On account of her sterling qualities of leadership and academic brilliance, she was made Director-Principal of Maulana Azad Medical College (MAMC) in 1967. As the Director-Principal, she was awarded the Padma Bhushan by Government of India in 1967. Later, she was awarded Fellowship of the American College of Cardiology and the Fellowship of the National Academy of Medical Sciences (India). She developed Department of Cardiology in MAMC and laid down the foundations for Doctor of Medicine (DM) in Cardiology at Govind Ballabh Pant (GB Pant) Hospital where she subsequently became Director. Here, some of her illustrious students Prof. Khalilullah, Prof. Upendra Kaul, Prof. Sanjay Tyagi, and Dr. Vinod Sharma got their training and enjoyed her blessings. Due to her passion and zeal for teaching and research, she soon became a legend among her students. She was a born teacher who inspired generations of physicians to choose cardiology as their specialty. Her unquenchable brilliance and undaunted spirit to remain active always would live in the minds of innumerable students taught by her and the grateful patients. She rightly earned the reputation being called as Helen Taussig of India (the famous lady cardiologist who pioneered Blalock–Taussig shunts [BTS] procedure for the tetralogy of Fallot [TOF]). She retired as the Director (Principal) of MAMC in 1978.
Never to be tired, Dr. Padmavati established National Heart Institute (NHI) as a clinical and research wing of the All India Heart Foundation in 1981. This soon became one of the top cardiac centers of the country, now catering to all aspects of cardiology services, thanks to the dedicated efforts of its stalwarts and her students, Drs. O.P. Yadava and Vinod Sharma. The writer of this column had the privilege of being examined by her in 1987 for PhD in cardiology at Banaras Hindu University. Her zeal for academics was such that, even at the age of over hundred years, she would be reading all cardiology journals and ticking topics for the weekly journal club meetings for Diplomate of National Board (cardiology) students and enquiring about the outcomes of monthly mortality meetings with senior colleagues. She also formed a World Health Organization (WHO) Collaborative Centre of Preventive Cardiology at NHI and always led from the front in matters of preventive cardiology and celebrated the World Heart Day punctually and regularly very year. She was awarded the India’s second highest civilian award the Padma Vibhushan in 1992 by the Government of India.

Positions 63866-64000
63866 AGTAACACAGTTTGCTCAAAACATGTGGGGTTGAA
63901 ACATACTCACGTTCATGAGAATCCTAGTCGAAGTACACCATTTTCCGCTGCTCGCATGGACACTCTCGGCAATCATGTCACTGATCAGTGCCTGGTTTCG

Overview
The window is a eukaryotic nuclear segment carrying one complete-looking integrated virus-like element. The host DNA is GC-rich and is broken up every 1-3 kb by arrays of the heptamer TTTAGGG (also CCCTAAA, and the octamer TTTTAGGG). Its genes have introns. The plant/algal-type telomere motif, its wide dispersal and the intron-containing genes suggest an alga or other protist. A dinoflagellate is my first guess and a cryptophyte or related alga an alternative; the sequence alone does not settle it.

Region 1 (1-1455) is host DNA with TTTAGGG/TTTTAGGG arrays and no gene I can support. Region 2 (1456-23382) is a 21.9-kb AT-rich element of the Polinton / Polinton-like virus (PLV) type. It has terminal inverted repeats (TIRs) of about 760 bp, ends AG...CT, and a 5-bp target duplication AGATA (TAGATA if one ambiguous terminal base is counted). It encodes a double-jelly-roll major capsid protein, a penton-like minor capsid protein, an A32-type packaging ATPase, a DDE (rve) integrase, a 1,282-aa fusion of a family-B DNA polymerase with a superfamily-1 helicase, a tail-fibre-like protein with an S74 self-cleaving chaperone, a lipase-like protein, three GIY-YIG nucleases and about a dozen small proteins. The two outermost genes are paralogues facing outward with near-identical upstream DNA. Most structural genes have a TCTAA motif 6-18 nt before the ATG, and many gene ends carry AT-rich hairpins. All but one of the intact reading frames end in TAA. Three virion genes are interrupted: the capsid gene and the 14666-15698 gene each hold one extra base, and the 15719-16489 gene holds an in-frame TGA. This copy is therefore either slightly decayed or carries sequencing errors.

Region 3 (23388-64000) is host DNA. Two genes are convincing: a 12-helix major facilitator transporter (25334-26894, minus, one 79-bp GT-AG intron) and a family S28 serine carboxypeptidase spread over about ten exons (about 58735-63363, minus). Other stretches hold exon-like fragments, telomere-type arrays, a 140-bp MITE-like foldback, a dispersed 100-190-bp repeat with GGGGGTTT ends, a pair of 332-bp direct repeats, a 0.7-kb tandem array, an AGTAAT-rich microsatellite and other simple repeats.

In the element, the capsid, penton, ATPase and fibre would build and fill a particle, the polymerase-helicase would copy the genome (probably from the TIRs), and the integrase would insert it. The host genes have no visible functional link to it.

On account of her monumental research work, she was awarded fellowship of the European Society of Cardiology in 2007 and Emeritus Professorship of Medicine and Cardiology by University of Delhi.
She was a voracious reader. In her younger days, she used to swim briskly. After a very exciting and satisfying academic and professional journey, spanning almost seven decades, she left for her heavenly abode on August 29, 2020, valiantly fighting novel coronavirus disease 2019 (COVID-19). Thus came the end of an era. As rightly said, legends never die, they remain in the minds and hearts of those who adore them. Let me recapitulate few lines from Mundaka Upanishad which fit so aptly for her life:
Meaning: “just as a river’s flow is lost in an ocean, giving up both their name and form; just so, the knower, freed from name and form, the atma attains the unification with Divya Parmatma, the Virat Purusha, who is beyond the avyakta.”
Rest in peace God Mother of Cardiology.
31 December 2020 (online)